J.Pietschmann wrote:

Maybe I'm wrong in trying to do so, but I'd like to handle both formatting objects in the same way.

If page numbers can be resolved to strings early, it should be
done. All the hassle for space readjusting, and perhaps reflowing
content, should be reserved for forward references, if only for
performance reasons.

Sorry, my last message was not very clear (and / or I misunderstood your comments).

The point is that the "real" page numbers are not known until the addAreas() phase, when pages are actually created.

The Knuth-style page breaking algorithm gets a representation of a whole page-sequence (or part of it, if there are break conditions) and then computes all the page breaks at once: so, the fo:page-numbers comprised in that page-sequence cannot know in which page they will be placed, and the line breaking is necessarily performed using elements whose width could be just a guess.

What I meant when I said that both page-number and page-number-citation should be handled in the same way was this: during the line breaking their real value is equally unknown.

Well, to be more precise the value of a page-number is *always* unknown during line breaking, while a page-number-citation could refer to an object in a previous page-sequence, so it could be known: in this case the method PNCLM.get() already returns a TextArea with the "real" value and its ipd (maybe you were referring to this? this won't be changed at all).

[from the other message]
- sometimes, when a particularly elegant output is needed, it would really be desirable to have a two-steps algorithm, with line-breaking performed again once the actual width of each object is known.

Well, it's not for particular elegant output, it's for the
case of having multiple page number citations which point
to five digit page numbers in the same line. Real life examples
include references to page numbers in roman number format, which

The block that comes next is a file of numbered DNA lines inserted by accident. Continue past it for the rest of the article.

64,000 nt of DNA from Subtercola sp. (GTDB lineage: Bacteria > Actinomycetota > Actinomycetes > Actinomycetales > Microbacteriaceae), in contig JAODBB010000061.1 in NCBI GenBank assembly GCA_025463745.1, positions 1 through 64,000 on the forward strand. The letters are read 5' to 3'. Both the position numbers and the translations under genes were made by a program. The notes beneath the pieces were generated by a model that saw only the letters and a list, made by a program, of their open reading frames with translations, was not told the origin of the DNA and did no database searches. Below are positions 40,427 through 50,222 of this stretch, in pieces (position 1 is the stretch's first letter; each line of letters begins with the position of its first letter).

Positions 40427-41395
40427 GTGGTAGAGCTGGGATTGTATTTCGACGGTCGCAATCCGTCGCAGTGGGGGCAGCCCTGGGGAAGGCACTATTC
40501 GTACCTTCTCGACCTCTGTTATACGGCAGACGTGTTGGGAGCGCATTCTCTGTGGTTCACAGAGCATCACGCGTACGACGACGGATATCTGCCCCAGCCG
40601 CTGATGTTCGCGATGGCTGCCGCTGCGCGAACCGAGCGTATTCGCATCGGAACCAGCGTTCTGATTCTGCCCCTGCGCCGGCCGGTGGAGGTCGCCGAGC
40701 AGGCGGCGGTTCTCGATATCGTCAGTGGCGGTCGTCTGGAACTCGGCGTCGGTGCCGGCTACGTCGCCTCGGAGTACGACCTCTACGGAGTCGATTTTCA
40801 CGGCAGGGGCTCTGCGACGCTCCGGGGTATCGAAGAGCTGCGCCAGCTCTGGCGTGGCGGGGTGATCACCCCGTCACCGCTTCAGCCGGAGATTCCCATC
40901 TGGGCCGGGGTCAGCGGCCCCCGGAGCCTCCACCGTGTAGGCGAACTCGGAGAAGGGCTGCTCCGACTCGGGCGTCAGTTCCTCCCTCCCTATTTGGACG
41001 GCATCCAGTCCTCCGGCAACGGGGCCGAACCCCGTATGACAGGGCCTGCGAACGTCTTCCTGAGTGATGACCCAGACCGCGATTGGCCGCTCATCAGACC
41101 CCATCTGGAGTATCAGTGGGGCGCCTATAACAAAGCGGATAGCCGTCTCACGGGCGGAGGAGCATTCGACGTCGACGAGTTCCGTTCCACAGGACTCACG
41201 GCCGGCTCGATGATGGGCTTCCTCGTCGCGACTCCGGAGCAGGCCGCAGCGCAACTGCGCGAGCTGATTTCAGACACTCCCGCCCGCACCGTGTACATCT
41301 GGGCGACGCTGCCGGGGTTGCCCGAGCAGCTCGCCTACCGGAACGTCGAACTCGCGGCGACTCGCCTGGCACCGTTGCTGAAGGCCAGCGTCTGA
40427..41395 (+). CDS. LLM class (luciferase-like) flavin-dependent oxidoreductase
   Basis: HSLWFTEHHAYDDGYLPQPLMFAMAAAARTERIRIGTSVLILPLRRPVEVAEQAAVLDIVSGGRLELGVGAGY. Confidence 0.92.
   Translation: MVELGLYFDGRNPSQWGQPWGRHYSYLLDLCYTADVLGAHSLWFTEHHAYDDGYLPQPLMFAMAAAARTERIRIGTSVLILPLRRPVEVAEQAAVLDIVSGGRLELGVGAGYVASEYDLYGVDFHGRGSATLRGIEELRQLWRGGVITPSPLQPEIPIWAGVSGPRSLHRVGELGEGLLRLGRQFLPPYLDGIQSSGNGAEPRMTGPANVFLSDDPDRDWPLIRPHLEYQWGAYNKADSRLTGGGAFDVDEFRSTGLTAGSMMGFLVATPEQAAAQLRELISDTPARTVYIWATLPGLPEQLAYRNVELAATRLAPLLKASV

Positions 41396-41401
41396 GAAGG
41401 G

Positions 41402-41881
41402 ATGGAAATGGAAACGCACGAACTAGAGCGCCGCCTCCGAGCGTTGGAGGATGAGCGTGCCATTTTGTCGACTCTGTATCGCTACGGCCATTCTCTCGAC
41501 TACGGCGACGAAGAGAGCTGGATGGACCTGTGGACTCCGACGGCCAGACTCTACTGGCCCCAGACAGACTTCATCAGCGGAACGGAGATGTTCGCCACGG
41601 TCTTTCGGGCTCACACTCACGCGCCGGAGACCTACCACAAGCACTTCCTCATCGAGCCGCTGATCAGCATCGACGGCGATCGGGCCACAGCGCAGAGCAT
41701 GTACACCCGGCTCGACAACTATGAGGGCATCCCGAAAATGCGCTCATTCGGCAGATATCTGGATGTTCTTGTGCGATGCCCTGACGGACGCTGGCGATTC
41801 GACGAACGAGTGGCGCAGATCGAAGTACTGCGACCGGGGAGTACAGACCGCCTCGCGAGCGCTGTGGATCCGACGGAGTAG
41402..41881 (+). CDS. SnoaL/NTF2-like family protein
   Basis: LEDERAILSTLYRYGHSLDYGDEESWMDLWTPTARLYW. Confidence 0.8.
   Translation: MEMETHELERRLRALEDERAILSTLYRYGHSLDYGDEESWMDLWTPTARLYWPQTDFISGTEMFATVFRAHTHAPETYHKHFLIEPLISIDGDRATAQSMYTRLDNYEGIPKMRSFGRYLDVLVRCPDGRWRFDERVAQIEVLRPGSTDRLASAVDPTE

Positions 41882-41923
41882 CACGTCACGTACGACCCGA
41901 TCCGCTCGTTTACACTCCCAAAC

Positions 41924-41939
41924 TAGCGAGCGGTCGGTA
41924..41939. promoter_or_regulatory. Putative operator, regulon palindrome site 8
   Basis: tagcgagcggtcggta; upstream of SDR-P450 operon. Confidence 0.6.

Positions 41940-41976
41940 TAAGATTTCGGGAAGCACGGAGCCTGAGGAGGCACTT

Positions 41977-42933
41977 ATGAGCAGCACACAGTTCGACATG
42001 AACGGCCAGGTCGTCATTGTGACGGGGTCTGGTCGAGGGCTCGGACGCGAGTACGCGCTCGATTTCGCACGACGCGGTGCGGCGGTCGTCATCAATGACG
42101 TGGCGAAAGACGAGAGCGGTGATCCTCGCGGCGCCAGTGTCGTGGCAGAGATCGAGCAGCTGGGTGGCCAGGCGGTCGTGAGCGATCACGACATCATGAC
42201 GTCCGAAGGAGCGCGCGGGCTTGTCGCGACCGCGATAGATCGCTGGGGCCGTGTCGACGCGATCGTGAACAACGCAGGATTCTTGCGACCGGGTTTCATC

easily get into the six character range, and enumerating
references in book indices, where the problem is may be amplified
as an index is usually set in several narrow columns.

Great examples, I did not think of them!

I imagine that, should the index be in a page-sequence preceding the ones with the content, the line breaking of it could be really ugly, due to the provisional width of the references.

This example is really interesting: in this case, a re-flowing of the index pages could not be able to achieve a better output, should it be performed before the breaking of the page-sequence with the content; and it could be avoided just deferring the breaking of this page-sequence, so that the first breaking can already work using the real values for all page-number-citations.

If we see each page-sequence as a node, and a page-number-citation as a directed edge from one node (the target page-sequence) to another one (the page-sequence containing the page-number-citation), this is a well-known problem: the topological sorting of a graph. If the graph is acyclic then there is a sorting of its nodes such that for each edge going from a node A to a node B, A precedes B in the sorting order; i.e., the page-sequences could be ordered so that each one is flowed when all its page-number-references are already known.

Very interesting indeed ... as soon as I finish working on the line-adjusting I'll spend some more thought on this ...

(sorry for the long message!)


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